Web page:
Is Your Tesla Self-Driving Car Narcing You Out?

A viral video from The Ramcharitar Law Firm claims that Tesla could be sharing camera data with the NYPD and other police departments across the country.

By
Benjamin M. Adams

A reel posted April 10 on Instagram went viral, warning Tesla drivers that security camera video footage—even when the car is off—can be used against you in the court of law as proof of wrongdoing, with or without a subpoena. 

The reel was posted by attorney Nicky Blu from The Ramcharitar Law Firm, who has successfully represented over 500 clients across different areas of law including criminal law, family law, immigration law, and personal injury cases.

Blu’s video claims that the New York City Police Department (NYPD) is working with Tesla, based on a specific case he’s involved with, and details such as names and dates can’t be disclosed. “Tesla is working in cooperation with NYPD, giving them full recordings from all cameras of alleged crimes.” The purpose of the video is to warn Tesla drivers about the privacy risks that are associated with the self-driving electric vehicle.

“Tesla is spying on you and getting you arrested…” the IG reel reads. “And guess who they are allowing to obtain all footage from all of their cars for any suspicion of a crime […] ?!? .. NYPD and all other law enforcement. All this without even a subpoena!!”

“Tesla camera’s record even when the car is off” This is a problem folks! This means any crime committed around a Tesla, the video footage will be given by Tesla to be used against you as proof of a crime!”

Generally speaking, a judicial order or subpoena would be required to turn over data in criminal cases, and companies like Apple and Google put up a hard fight, prioritizing user privacy. But this attorney says Tesla is not putting up a fight with law enforcement and the company is fully compliant, handing over data freely.

Others Warn About Tesla Camera Privacy Concerns

In February 2023, The Dutch Data Protection Authority (DPA) carried out an investigation over concerns that Tesla vehicles could be violating privacy laws with its security camera feature. “Many Teslas parked on the street were often filming everyone who came near the vehicle,” the DPA wrote, but Tesla updated its onboard camera capabilities and the DPA didn’t end up fining the electric car maker.

A main focus of privacy concerns surround Tesla’s own “Sentry Mode” feature—a perk that allows drivers to view cam footage from their cars even when they’re not in use. “To protect your privacy, Sentry Mode recordings are not transmitted to us. For 2018 and newer model year vehicles (with software version 2020.48.5 or newer), recordings are saved to onboard memory and can be viewed directly from the vehicle’s touchscreen,” Tesla states. “Sentry Mode can also operate in a similar manner without a USB drive installed, with the ability to send an alert to your phone if a threat is detected—however, recordings of the event will not be available.”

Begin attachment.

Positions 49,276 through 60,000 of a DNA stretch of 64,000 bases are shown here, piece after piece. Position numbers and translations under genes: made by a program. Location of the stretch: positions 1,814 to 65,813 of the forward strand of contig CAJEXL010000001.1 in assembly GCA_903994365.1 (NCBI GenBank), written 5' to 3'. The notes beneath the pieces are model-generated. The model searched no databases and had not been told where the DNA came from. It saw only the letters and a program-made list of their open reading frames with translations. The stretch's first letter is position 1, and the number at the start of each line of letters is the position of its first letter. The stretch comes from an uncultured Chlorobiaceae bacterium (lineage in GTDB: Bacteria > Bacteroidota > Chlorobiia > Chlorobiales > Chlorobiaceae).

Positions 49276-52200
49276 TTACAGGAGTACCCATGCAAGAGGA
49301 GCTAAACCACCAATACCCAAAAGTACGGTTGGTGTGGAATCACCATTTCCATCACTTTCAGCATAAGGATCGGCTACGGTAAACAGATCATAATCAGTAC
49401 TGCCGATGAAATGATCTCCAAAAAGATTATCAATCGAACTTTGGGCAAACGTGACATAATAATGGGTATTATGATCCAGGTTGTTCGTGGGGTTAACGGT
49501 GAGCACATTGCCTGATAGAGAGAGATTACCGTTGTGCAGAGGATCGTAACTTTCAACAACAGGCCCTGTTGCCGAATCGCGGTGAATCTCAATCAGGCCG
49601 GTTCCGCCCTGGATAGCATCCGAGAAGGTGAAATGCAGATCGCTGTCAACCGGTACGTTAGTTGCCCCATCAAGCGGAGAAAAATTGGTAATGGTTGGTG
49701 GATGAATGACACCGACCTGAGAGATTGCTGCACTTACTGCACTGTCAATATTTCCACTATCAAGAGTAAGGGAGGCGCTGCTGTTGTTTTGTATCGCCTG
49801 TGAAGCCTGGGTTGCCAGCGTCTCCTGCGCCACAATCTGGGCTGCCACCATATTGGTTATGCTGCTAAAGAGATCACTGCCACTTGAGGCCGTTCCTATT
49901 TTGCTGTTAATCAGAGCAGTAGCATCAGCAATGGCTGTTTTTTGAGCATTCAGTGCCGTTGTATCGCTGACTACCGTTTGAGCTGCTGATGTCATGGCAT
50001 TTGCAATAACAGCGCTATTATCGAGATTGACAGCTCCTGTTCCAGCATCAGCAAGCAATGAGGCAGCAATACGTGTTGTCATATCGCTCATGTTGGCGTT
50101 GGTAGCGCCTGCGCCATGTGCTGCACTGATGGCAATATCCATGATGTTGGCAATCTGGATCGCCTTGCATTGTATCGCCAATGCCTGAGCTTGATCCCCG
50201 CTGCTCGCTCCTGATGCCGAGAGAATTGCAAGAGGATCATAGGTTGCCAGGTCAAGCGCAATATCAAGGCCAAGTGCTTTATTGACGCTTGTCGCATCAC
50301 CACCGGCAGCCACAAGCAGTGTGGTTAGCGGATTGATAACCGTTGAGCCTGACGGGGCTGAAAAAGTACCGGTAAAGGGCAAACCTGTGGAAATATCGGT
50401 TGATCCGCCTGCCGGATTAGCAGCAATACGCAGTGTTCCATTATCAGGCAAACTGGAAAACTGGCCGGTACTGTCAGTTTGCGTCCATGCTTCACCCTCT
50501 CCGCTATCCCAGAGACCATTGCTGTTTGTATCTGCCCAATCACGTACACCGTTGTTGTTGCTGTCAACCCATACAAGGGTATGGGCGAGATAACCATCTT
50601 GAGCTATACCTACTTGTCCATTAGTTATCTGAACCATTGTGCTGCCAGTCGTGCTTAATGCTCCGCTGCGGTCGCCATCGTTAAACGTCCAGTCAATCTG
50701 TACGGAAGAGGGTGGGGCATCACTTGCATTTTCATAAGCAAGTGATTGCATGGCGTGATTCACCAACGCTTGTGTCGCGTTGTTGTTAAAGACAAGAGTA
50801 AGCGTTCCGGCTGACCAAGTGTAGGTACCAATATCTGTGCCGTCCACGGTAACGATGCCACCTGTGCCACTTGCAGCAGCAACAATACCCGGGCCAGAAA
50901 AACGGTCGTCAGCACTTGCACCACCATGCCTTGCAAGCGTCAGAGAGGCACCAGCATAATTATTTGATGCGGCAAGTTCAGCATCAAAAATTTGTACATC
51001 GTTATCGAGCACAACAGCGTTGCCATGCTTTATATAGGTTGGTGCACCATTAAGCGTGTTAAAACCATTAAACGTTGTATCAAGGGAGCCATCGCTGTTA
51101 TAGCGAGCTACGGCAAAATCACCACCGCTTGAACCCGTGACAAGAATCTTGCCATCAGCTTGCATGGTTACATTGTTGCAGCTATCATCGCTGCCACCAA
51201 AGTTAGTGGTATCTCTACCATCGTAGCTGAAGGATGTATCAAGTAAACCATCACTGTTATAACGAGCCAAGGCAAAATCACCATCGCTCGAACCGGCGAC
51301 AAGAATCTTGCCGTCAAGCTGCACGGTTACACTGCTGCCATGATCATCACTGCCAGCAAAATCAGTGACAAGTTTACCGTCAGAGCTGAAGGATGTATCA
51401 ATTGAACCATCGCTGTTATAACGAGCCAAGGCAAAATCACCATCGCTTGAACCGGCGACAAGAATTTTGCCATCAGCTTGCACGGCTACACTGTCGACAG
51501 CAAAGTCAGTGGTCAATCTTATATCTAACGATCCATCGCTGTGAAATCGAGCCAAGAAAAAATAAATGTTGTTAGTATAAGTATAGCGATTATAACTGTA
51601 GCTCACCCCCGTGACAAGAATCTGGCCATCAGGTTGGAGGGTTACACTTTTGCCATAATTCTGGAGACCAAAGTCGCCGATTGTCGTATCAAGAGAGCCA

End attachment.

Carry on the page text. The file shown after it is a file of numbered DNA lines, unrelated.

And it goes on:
In April 2023, Reuters reported that between 2019 and 2022, groups of Tesla employees privately shared via an internal messaging system, sometimes highly invasive videos and images recorded by customers’ car cameras.

“We could see inside people’s garages and their private properties,” a former employee told Reuters. “Let’s say that a Tesla customer had something in their garage that was distinctive, you know, people would post those kinds of things.”

Should You Be Worried About Privacy from Tesla Cams?

Merely connecting the car to a cell tower provides loads of location history via cell tower pings which are routinely subpoenaed from the wireless carrier in any criminal investigation. And while Tesla does provide a provision to opt out of such data collections, drivers will also lose functionality, the company notes.

“Tesla vehicles make use of a camera suite that provides advanced features such as Autopilot, Smart Summon, and Autopark,” Tesla’s data and privacy policy reads. “This camera functionality has been designed from the ground up to protect your privacy. Tesla does not continuously collect personally identifiable camera recordings and in fact, most processing takes place without ever leaving the vehicle. In order for camera recordings to be shared with Tesla, your consent is required and can be controlled through the vehicle’s touchscreen at any time (Software > Data Sharing). Even if you choose to opt-in, camera recordings remain anonymous and are not linked to you or your car, unless we receive the recording as a result of a safety event (such as a vehicle collision or airbag deployment). In such an event, the applicable recordings may be provided as part of your data request. You may also refer to the Owner’s Manual for your vehicle for more information on how you can record or retrieve recordings from your car.’

Last year in April 2023, The NYPD launched a test flight of nearly 200 electric cars in an effort to reduce the city’s carbon footprint. The department hopes to go electric in all of its 30,000 vehicles by 2035.

If you live in New York City, you’re probably already being watched on the street. The NYPD has the ability to track people in Manhattan, Brooklyn and the Bronx by running images from 15,280 surveillance cameras into invasive and discriminatory facial recognition software, Amnesty International claims in their report.

Benjamin M. Adams

Benjamin M. Adams is Staff Writer at High Times, and has written for Vice, Forbes, HuffPost, The Advocate, Culture, and many other publications. He holds a Bachelor of Communication from Southern New Hampshire University.

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